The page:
Just follow me this way to the birdfeeders, please. Look at these two beautiful rhodies forming such a nice gateway into the yard.
The dark purple one always amazes me.
These pretty pansies are volunteers that decided to grow in the whiskey barrel where I plant our cherry tomato. Volunteers are always welcome as long as they choose their place to grow with consideration for the gardeners' aesthetic needs.
The blue and burgundy hydrangeas at the front of the house are forming lots of flowers now. They're so pretty when they bloom.
Also, I noticed this one little red strawberry, about the size of a marble. Gone now because I popped it straight into my mouth when I spotted it. I was just lucky to have waited long enough to take this picture, but I needed proof of its existence.
There are many more coming too. We might just get some this year.
The herd of squirrels moved to the bottom property line, far from the strawberries, when The Smittenator moved in at the Three Cats Ranch. All, except for this one hanger-on who lived among the junipers in one of the planting areas.
The combination of Smitty and Maggie worrying it to death might have convinced this bugger to move along as well. When Maggie is outside, she hangs around where the squirrels formerly lived constantly. She's more comfortable outside, but still won't allow us to approach her. Inside the house, she's become quite the cuddler...no longer the gray ghost we barely glimpsed when she first moved in.
Outside...she's the proverbial different animal, still behaving like a feral cat. It's as if she's created a rule for herself:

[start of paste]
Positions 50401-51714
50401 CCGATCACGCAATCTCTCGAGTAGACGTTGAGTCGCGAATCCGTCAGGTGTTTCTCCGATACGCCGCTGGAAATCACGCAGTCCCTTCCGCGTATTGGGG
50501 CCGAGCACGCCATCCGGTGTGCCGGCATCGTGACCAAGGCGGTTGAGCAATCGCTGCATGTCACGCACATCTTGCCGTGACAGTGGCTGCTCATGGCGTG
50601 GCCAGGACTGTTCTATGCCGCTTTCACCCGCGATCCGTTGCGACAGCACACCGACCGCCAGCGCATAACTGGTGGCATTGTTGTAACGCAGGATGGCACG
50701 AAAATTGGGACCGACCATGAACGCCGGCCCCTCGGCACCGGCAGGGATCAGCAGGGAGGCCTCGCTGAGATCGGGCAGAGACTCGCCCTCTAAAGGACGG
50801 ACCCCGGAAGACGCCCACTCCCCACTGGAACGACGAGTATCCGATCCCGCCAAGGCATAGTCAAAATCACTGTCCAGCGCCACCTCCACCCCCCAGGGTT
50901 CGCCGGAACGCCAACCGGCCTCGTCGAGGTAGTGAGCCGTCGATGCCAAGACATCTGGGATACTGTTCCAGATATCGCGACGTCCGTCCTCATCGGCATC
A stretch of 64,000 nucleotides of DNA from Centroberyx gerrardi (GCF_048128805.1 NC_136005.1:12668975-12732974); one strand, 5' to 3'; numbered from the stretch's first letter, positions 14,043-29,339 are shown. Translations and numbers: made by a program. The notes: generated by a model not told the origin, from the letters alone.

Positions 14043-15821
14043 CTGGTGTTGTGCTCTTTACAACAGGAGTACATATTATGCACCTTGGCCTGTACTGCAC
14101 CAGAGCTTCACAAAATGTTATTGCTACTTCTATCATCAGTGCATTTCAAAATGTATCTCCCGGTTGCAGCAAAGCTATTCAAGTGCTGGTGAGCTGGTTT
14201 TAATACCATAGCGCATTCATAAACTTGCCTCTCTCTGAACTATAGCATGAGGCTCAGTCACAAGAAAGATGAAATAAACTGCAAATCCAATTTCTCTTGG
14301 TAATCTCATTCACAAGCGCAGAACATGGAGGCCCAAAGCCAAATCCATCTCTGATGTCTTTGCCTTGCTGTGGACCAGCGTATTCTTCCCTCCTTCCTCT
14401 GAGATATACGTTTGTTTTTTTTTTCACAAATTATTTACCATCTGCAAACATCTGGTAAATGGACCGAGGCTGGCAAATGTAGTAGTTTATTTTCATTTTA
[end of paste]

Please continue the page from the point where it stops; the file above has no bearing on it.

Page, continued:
People inside: Good. People outside: Bad.
She continues to make progress, however. Obviously, she allowed me to get fairly close for this image.
As for Smitty, he couldn't be happier when I'm outside. No matter which direction I'm walking he charges past me. Go a different way, he charges past me again. That phrase from Lewis Carroll's, Jabberwocky always comes to mind: "He went galumphing back." To hear him coming from behind, imagine how "galumphing" would sound, and you'll know what I hear.
With nice weather, he's out pretty much sun-up to sun-down when he's required to come inside for the night. He seems almost relieved, and enjoys the remains of the day napping in the sunlight that comes through the glass doors.
But getting back to yesterday's wanderings, when the outdoor chores were finished, I got to work preparing the Written in Thread wall hanging for the last of its stitching. As I mentioned earlier, I need to embroider an inch-wide border around the edge. I gave myself a much wider border so that I'd have room to hoop the fabric, and then I traced the design all around the edges.